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Deborah Hay's "Mountain" <font size=2>by Brangien Davis</font> Apr 20, 2007

by Brangien

In the program notes for Deborah Hay’s  “Mountain, ” the choreographer is quoted as saying,  “It is easy to imagine a mountain teeming with life. How is it that we look for shape in the dancing body and forget to imagine it is teeming with life? ” I read this just before the lights went down and took it as a directive: look for signs of teeming life.

I had already learned that these might be nearly imperceptible to the naked eye, thanks to Hay’s clever trick of having the stage curtain opening evvvvvvvver so slowly (wait--was it open that wide before? when did it move?) as people took their seats and murmurmurmurmurmured.

The opening moments of the piece, however, leave nothing in question: life teems all over the place. The three immensely talented dancers (Gaelen Hanson, Amelia Reeber, and Peggy Piacenza) whirl, breeze, and flap across the stage, all wearing white puffs of cloud-like cotton on their heads, and all playing toy instruments (finger cymbals, rattles, and a tiny tambourine). Crafting their own improvised score, they mutter bits of bird-like nonsense. Though they act largely unaware of each other, their movement and music is clearly of a common mission.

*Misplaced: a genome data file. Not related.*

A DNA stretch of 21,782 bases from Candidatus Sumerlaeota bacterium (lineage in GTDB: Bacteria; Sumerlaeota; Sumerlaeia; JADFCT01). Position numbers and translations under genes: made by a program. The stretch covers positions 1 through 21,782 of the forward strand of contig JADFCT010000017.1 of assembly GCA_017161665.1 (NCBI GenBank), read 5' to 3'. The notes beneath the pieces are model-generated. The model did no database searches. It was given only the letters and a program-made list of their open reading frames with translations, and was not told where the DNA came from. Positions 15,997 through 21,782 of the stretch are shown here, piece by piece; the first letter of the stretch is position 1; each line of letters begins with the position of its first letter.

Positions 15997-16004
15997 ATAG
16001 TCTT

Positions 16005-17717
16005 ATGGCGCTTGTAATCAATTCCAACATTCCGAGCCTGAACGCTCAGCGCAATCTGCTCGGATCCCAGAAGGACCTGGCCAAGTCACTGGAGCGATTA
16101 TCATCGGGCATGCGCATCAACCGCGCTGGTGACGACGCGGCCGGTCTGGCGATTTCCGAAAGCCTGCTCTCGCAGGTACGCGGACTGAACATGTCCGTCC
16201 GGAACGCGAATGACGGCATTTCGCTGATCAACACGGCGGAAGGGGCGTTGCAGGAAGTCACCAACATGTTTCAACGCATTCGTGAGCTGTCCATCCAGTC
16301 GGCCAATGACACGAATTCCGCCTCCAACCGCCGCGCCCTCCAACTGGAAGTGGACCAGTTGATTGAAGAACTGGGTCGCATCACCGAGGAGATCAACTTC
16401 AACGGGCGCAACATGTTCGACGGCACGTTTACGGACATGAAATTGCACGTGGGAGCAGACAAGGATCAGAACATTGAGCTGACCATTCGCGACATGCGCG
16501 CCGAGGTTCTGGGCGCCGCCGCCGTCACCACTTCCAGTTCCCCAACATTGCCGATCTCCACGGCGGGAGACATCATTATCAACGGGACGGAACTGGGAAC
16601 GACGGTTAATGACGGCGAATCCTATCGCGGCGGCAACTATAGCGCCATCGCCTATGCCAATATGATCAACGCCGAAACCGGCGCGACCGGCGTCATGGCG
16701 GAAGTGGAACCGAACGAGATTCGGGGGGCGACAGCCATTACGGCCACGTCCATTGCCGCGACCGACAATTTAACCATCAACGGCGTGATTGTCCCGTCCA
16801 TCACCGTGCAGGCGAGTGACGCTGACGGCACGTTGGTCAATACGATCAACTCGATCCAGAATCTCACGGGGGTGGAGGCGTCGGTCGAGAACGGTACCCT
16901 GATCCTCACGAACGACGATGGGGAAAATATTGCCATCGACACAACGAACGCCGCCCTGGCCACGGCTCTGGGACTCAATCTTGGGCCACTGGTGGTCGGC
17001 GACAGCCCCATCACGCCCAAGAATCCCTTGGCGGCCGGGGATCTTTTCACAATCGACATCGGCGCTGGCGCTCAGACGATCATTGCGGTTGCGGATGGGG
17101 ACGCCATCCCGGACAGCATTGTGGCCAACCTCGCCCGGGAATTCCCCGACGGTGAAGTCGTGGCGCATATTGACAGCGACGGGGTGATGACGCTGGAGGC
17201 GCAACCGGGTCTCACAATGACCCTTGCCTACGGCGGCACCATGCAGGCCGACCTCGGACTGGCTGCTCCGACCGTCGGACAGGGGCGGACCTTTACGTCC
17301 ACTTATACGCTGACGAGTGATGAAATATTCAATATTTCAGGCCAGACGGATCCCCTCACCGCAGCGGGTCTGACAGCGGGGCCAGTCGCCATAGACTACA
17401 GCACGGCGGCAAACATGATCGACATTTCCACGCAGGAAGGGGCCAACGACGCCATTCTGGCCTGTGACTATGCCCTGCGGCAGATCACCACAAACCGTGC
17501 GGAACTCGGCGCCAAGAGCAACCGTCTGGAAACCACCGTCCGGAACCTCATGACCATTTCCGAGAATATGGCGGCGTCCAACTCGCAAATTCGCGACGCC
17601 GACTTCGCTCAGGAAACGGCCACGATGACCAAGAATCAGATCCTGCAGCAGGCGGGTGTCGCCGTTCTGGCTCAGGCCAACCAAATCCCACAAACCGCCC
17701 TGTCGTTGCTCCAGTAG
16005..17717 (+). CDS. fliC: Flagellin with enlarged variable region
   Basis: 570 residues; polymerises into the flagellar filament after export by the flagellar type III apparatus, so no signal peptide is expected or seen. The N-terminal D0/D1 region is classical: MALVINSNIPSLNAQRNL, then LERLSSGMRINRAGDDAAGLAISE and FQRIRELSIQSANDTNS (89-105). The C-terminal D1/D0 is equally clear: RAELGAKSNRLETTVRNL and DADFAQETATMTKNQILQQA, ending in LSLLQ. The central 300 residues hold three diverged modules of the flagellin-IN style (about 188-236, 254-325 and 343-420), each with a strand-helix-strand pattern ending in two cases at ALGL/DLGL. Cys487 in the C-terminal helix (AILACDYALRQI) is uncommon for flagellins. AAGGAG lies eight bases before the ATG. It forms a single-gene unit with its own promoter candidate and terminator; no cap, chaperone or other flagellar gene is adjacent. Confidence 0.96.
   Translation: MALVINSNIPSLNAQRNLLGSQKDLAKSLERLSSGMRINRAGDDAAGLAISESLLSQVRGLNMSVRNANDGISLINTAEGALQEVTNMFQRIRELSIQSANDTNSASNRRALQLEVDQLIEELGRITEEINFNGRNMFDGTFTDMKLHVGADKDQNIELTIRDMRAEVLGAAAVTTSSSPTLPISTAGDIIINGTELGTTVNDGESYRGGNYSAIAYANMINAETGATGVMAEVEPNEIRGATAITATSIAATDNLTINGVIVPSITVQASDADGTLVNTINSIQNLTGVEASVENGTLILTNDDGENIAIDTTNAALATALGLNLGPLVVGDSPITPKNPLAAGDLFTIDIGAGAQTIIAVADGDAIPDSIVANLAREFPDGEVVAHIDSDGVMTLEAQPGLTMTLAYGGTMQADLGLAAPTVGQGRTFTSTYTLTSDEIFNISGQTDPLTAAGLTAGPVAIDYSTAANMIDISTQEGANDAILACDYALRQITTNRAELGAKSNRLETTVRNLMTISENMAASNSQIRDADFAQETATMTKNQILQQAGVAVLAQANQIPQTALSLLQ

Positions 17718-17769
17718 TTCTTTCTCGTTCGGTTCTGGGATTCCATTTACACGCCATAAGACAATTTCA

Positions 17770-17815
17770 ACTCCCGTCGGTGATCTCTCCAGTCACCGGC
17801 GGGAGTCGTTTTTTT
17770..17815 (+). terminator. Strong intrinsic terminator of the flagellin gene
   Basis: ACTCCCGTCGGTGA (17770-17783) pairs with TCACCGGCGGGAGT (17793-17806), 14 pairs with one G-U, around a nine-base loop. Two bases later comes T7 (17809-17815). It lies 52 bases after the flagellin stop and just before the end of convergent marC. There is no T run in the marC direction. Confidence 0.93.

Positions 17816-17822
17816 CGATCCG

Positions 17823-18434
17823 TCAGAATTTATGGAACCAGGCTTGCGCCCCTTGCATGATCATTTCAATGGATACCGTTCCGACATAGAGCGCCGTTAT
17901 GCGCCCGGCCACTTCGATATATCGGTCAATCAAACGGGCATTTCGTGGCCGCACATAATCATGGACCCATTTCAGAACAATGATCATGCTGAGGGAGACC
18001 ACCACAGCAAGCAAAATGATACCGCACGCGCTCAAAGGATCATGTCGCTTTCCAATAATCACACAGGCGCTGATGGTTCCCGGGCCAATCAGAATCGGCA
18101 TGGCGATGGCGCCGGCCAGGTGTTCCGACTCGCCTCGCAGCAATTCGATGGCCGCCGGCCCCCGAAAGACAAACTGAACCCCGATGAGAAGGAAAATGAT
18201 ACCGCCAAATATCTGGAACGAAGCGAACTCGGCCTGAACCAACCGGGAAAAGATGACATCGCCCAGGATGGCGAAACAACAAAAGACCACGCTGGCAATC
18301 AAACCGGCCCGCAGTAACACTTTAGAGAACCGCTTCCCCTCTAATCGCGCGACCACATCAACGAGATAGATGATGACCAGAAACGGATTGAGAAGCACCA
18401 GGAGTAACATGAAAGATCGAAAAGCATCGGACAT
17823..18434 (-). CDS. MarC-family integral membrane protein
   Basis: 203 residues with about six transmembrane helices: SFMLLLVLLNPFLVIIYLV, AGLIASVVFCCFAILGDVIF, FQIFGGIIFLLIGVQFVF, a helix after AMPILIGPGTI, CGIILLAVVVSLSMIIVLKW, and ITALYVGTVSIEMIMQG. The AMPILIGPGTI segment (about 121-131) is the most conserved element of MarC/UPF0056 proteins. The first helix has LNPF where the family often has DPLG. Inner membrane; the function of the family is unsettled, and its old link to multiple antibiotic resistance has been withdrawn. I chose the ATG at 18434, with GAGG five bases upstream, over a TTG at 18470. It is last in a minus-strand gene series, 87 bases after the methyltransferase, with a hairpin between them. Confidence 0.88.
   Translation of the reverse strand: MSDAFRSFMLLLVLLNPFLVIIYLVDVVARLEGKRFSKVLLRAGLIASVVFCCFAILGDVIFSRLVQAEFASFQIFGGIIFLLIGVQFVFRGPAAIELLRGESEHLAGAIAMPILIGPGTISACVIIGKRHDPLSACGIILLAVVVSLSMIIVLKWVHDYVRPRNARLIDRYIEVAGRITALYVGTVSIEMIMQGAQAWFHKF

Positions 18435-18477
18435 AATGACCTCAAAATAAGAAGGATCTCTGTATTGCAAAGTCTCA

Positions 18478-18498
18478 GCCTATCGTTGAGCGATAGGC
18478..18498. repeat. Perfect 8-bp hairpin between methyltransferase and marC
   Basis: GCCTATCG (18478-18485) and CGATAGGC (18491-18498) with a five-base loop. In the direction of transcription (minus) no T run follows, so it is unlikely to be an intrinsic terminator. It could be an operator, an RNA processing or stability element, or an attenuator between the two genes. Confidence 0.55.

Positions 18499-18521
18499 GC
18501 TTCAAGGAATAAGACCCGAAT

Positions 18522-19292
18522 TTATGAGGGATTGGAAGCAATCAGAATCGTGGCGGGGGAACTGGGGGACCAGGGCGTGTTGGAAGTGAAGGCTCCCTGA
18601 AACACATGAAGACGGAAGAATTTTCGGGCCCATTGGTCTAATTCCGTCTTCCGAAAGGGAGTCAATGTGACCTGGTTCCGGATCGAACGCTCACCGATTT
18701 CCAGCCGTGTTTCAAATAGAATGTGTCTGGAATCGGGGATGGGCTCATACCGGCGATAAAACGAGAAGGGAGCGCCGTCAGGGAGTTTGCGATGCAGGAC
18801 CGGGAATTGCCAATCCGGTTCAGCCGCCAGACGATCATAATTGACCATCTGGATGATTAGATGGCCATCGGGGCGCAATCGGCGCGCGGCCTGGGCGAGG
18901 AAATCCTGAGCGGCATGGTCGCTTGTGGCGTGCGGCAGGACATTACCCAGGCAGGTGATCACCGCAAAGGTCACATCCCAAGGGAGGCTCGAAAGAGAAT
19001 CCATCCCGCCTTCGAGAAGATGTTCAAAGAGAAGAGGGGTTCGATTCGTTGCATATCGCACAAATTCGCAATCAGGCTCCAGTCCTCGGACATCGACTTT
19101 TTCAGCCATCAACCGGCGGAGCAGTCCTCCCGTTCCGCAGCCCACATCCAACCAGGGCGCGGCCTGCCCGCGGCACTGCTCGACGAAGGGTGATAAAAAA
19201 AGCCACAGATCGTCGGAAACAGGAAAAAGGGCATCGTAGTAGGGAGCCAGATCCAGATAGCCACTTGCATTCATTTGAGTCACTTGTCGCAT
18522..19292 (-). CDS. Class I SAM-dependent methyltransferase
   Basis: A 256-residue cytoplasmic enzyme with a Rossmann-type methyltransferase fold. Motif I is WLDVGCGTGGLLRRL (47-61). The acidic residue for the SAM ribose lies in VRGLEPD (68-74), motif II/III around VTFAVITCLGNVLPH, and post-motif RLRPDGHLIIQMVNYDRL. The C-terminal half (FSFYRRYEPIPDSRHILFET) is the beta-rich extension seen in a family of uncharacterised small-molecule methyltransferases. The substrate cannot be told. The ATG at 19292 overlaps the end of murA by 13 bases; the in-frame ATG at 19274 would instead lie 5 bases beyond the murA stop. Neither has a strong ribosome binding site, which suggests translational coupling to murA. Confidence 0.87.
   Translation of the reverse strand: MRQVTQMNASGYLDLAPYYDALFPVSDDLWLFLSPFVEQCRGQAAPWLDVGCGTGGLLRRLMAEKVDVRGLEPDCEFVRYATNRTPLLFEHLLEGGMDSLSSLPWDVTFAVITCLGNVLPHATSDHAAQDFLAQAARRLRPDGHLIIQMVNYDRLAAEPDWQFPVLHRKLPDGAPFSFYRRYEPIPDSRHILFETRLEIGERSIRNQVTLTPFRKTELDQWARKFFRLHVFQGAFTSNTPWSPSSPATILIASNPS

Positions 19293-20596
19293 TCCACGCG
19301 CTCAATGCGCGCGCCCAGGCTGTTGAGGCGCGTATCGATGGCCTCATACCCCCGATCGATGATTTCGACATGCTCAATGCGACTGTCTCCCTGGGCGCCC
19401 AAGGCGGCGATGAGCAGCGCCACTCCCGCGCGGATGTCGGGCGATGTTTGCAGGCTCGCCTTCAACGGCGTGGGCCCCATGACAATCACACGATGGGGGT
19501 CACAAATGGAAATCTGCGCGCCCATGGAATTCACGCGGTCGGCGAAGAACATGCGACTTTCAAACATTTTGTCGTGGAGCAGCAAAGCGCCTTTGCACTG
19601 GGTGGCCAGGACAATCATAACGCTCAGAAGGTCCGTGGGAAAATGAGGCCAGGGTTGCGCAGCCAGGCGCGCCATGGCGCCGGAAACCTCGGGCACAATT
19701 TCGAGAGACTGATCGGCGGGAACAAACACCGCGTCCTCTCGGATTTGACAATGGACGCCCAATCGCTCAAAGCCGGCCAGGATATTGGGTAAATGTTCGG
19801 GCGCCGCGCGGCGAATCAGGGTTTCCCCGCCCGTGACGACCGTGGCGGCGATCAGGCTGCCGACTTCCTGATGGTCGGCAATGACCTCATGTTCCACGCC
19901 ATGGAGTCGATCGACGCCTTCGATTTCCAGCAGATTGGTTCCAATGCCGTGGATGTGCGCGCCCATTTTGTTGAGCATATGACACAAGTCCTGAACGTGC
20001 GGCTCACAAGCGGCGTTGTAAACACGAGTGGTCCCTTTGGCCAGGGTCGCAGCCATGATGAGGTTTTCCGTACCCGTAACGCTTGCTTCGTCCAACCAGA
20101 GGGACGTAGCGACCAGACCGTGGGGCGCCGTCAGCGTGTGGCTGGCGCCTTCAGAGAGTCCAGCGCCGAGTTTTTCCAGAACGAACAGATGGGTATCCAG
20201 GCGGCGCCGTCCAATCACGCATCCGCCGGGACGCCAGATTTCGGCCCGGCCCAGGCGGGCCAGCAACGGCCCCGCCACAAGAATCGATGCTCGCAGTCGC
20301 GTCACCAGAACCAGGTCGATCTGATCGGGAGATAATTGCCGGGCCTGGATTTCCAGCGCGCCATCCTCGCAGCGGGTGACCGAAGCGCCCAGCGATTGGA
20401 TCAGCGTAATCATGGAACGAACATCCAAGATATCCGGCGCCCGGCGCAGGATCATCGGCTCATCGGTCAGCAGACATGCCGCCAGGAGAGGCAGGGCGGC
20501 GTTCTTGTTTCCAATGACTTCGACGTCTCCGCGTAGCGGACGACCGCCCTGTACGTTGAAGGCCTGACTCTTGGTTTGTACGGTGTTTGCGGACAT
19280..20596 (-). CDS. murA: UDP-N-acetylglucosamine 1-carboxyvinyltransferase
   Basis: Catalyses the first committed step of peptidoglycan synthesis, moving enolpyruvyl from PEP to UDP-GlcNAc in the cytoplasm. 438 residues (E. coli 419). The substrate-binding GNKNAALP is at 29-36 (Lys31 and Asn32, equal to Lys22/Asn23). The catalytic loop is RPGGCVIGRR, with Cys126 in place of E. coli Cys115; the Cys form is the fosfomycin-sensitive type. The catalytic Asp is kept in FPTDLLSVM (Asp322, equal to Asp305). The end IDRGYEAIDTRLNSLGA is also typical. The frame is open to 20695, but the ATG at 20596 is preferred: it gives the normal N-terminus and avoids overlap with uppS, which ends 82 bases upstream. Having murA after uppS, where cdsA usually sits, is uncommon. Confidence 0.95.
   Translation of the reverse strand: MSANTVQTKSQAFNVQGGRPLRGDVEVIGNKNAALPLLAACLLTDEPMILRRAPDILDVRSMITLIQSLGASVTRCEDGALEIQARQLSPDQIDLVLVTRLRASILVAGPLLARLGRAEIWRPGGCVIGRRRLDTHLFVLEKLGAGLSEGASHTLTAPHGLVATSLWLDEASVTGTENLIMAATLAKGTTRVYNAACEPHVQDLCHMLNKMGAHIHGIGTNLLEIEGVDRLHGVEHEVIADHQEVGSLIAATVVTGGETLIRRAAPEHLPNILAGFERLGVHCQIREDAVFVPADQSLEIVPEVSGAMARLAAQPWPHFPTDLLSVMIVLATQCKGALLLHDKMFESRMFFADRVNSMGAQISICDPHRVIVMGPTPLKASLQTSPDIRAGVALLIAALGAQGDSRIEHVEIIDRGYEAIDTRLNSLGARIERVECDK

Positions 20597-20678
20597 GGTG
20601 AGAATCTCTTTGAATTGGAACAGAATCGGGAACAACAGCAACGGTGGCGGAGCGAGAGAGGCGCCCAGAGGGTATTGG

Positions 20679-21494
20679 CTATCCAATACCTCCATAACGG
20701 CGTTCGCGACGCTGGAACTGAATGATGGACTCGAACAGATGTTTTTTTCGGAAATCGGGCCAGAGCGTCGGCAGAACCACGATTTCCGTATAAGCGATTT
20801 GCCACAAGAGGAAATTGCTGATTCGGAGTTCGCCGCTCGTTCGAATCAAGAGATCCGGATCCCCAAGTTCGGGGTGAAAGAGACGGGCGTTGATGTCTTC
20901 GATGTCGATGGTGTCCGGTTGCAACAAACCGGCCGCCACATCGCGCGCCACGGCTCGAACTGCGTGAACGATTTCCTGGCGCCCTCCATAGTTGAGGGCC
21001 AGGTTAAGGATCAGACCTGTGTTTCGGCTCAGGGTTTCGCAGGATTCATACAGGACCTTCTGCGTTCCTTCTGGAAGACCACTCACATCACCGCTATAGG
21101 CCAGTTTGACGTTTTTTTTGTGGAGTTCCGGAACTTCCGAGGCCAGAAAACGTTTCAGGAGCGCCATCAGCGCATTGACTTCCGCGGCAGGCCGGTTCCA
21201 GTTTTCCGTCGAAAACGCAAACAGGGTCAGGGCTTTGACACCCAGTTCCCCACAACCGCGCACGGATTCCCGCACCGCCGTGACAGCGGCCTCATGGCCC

The piece is also teeming with humor, especially in the expressive faces of the dancers as they gather at the edge of the stage and move like deliciously hesitant, out-of-sync back-up singers who give up after growling what sounds like,  “Grapple. ” Also very funny: the segment in which Reeber portrays a vengeful man, bent on violence, all crotch thrusts and cartoony snarls. (Who knew moccasins, tube socks, gauchos, and a tank top would be the perfect get-up to represent an angry young man?)

Piacenza is perhaps the most natural comedian in the group ”¦ it seems as if she can’t help it. Her body simply wants to be funny--no matter that her mind might be telling it to straighten up and be serious. Her shoulders insist on hiking up into an Ed Grimley hunch. Her mouth demands to spring open even when there’s no sound in her throat. Her knees require that they bang into the tambourine.

In the post-intermission solos, we are allowed in closer to the dancers’ endearing personalities ”¦ Piacenza beating a toy drum worn as a hat, Reeber struggling with the faux elegance of a glam dress and feisty tiara, and Hanson as a sort of beat-box Heidi (complete with two endless braids and a dirndl), who moves through a sweet, posed confusion reminiscent of Dorothy in the Wizard of Oz, and emerges as  “The Birth of Venus ” (were Venus born at the Transfer Station). Exposed, her skin teems with direct questions. It’s lovely.

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